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The Lossiemouth Library Story

Category: #Carnegie100, Blog

This blog post is part of our #Carnegie100 series, marking the 100th anniversary of Andrew Carnegie’s death and celebrating his libraries legacy.

A Millionaire, a Princess and a man who would be Prime Minister – The Lossiemouth Library story.

by Stephen Leitch, former Community Librarian at Lossiemouth Library, current School Librarian at Buckie High School and Keith Grammar School

To mark the 100th anniversary of the passing of Andrew Carnegie I wanted to share the story of Lossiemouth Library, the oldest library building in Moray still being used for its original purpose.  It is to Andrew Carnegie and the Carnegie Fund which we have to thank for Lossiemouth Library, which opened on the 5th January 1904.  

In my previous post of Community Librarian at Lossiemouth Library I set out to research history of the library in time for its centenary in 2004, not realising the fascinating details that awaited me in the local heritage archives telling the story of Lossiemouth Library! 

Old newspapers and Lossiemouth Town Council Minutes books revealed the work which went into the library project, and the community of people involved in making the library happen, from the initial communications with the Carnegie Fund by Mr Hay, Banker, and Mr Glennie, Solicitor in 1901, accepting the £1500 funding and adopting the Free Libraries Act, to the contractors for the buildings works to details of a fundraising bazaar which took place in 1903. This was officially opened by the princess in our story the Princess Dolgorouki.  The Princess, born Frances Fleetwood Wilson in 1850 to Portsoy man Fleetwood Wilson, lived in London with her husband Prince Alexis Dolgorouki, later moving to the Pyrenees. She was a socialite of her age and made entertaining her speciality, even having a house built to accommodate this. She supported various events in Moray and Lossiemouth, as well as renting Braemar Castle and had family connections in Lossiemouth. The money raised (£1170) was invested to provide a yearly income for the library.

For the official opening of the library in January 1904, Ramsay MacDonald was invited to speak. Ramsay was a native of Lossiemouth and was also part of the then growing Labour Party. Within 20 years of opening the library he was Prime Minister.  In his speech, Mr MacDonald referred to the importance that the libraries had in people’s lives, and in reference to the headmaster of Drainie School, Mr Fleming, he said that he was ‘under the delusion that he educated them but he only prepared them to educate themselves. This they were all doing by means of their libraries.’ Mr MacDonald also observed that they had plenty of good novels and he defended novel reading: ‘There was more true reading in historical novels than in all their history books.’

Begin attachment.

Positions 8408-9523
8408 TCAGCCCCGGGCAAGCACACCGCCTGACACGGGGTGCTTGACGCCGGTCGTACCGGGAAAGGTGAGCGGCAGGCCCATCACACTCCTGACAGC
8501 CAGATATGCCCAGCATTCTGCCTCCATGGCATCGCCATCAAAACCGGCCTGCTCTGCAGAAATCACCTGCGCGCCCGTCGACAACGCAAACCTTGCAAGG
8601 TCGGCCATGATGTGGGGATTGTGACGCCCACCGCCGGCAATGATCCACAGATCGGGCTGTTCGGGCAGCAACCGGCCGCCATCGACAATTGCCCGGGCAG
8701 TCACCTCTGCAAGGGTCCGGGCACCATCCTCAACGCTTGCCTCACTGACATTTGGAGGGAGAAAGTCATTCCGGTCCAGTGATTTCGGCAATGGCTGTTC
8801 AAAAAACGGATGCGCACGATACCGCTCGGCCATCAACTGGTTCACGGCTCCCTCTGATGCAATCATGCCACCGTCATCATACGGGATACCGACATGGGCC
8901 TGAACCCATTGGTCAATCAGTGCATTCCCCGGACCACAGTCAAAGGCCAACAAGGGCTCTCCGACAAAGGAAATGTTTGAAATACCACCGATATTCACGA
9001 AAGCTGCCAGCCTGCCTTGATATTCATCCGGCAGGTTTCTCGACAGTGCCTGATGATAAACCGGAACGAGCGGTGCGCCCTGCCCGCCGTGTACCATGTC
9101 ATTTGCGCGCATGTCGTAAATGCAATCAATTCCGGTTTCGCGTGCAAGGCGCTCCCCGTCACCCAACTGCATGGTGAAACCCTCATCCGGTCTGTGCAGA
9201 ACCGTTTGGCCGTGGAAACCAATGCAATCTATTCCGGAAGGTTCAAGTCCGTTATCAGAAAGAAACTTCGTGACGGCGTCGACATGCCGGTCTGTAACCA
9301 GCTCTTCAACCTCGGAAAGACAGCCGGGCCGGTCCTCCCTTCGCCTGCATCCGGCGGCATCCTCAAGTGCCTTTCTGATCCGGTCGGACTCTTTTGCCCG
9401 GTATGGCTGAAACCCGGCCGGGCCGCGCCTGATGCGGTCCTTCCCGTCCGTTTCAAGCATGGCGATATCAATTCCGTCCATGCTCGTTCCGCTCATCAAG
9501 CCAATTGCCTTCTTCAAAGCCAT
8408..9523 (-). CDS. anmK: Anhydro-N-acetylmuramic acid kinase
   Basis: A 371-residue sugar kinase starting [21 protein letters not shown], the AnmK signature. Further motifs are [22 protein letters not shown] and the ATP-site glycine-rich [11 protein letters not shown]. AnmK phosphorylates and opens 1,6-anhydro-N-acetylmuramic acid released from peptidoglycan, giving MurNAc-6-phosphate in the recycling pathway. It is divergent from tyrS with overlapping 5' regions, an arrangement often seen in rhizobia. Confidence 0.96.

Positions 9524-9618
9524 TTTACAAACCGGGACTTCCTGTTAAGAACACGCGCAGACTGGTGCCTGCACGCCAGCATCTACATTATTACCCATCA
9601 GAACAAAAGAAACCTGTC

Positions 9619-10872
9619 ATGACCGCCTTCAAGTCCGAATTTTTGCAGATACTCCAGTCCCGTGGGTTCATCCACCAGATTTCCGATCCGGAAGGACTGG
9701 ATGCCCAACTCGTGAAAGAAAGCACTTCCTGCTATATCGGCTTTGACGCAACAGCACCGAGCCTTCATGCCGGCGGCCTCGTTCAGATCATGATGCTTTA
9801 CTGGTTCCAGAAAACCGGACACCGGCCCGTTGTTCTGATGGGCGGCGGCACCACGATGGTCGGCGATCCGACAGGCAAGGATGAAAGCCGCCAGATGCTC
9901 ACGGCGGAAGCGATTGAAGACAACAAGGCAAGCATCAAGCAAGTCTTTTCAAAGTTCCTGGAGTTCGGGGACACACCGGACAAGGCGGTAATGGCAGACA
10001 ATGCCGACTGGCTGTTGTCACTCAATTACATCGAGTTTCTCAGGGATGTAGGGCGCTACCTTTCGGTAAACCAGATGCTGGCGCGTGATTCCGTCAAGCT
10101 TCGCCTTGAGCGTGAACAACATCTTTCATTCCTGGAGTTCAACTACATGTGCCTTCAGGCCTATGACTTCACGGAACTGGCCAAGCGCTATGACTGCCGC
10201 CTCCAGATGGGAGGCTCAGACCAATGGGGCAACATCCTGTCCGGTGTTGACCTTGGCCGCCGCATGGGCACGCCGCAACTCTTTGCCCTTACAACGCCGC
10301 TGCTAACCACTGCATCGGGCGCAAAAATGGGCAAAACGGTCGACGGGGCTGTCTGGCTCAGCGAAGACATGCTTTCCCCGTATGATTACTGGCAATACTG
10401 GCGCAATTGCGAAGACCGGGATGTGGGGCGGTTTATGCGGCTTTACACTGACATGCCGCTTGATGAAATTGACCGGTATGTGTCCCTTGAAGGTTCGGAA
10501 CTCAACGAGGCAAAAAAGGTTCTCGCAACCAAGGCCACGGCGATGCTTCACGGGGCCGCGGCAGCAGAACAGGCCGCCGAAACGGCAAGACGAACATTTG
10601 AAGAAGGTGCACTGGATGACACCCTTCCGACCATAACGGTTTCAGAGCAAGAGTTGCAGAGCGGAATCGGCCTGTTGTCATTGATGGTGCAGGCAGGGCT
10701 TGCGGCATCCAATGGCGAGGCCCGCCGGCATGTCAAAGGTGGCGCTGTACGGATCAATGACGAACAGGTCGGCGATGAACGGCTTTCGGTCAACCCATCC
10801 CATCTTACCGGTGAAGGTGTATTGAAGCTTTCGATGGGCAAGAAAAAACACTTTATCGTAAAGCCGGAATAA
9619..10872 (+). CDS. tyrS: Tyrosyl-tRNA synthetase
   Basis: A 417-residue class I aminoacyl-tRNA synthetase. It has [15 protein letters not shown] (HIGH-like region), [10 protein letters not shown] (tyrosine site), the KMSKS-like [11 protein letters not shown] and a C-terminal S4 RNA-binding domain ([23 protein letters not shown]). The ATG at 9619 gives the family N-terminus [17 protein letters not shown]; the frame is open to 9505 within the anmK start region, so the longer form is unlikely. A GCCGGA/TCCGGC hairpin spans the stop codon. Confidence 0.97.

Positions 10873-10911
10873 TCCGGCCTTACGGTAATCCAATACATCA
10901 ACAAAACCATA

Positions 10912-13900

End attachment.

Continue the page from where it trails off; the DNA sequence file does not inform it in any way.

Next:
While there are no photos of what the library looked like when it opened, plans of the library exist and in July 1902 a description of the planned library appeared in the Banffshire Advertiser: 

“The accommodation consists of a library committee room with the front in the ground floor, the lending department in the centre, a large reading and recreation room behind. The lending department and reading room will have an open timber roof with ornamental main rafters, the division between these rooms being only eight feet high with glass panels for supervision by the attendant at the counter. Under the reading room at the east end a lavatory and coal place have been provided, and over the committee room in the front of the building there is the care taker’s house with separate entrance.”

The dividing panels may have gone and the committee room is now a learning centre and office, yet the beauty of its design can still be appreciated – why not go and visit Lossiemouth Library.  While you are there, have a think about the services that are available to the community, the range of books and resources, PCs, the supportive staff, the events that are organised, job club, story times and Book Bug sessions that remain free and open to everyone and are accessed readily by the community in Lossiemouth as the library has been for over 115 years.

Perhaps the best way we can honour the legacy of Andrew Carnegie is to go and visit, support and use our local libraries and keep them at the heart of our communities. 

You can view the original centenary booklet here.

Image of Princess Dolgorouki sourced from: The Aberdeen Journal (Newspaper), 8th October 1898

Plans of Lossiemouth Library from 1902 provided by The Moray Council Local Heritage Service,  Elgin Library. 

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